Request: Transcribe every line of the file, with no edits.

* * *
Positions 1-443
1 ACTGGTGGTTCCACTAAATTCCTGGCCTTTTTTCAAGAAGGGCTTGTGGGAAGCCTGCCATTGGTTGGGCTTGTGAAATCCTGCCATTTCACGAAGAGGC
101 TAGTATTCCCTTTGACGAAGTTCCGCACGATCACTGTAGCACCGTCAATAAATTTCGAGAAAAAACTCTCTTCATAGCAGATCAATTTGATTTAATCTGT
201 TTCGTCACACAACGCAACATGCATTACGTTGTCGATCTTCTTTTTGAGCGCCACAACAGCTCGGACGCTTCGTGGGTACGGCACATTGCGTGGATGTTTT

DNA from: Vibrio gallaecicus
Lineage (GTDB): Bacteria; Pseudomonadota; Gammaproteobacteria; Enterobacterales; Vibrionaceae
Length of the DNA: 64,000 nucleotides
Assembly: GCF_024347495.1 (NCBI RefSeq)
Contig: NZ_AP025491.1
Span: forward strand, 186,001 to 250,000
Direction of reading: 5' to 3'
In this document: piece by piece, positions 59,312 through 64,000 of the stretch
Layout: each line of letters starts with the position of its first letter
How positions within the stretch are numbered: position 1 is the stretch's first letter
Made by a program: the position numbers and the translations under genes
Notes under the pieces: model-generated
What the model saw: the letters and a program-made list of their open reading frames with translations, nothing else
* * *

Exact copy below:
Positions 1-443
1 ACTGGTGGTTCCACTAAATTCCTGGCCTTTTTTCAAGAAGGGCTTGTGGGAAGCCTGCCATTGGTTGGGCTTGTGAAATCCTGCCATTTCACGAAGAGGC
101 TAGTATTCCCTTTGACGAAGTTCCGCACGATCACTGTAGCACCGTCAATAAATTTCGAGAAAAAACTCTCTTCATAGCAGATCAATTTGATTTAATCTGT
201 TTCGTCACACAACGCAACATGCATTACGTTGTCGATCTTCTTTTTGAGCGCCACAACAGCTCGGACGCTTCGTGGGTACGGCACATTGCGTGGATGTTTT

DNA from: Vibrio gallaecicus
Lineage (GTDB): Bacteria; Pseudomonadota; Gammaproteobacteria; Enterobacterales; Vibrionaceae
Length of the DNA: 64,000 nucleotides
Assembly: GCF_024347495.1 (NCBI RefSeq)
Contig: NZ_AP025491.1
Span: forward strand, 186,001 to 250,000
Direction of reading: 5' to 3'
In this document: piece by piece, positions 59,312 through 64,000 of the stretch
Layout: each line of letters starts with the position of its first letter
How positions within the stretch are numbered: position 1 is the stretch's first letter
Made by a program: the position numbers and the translations under genes
Notes under the pieces: model-generated
What the model saw: the letters and a program-made list of their open reading frames with translations, nothing else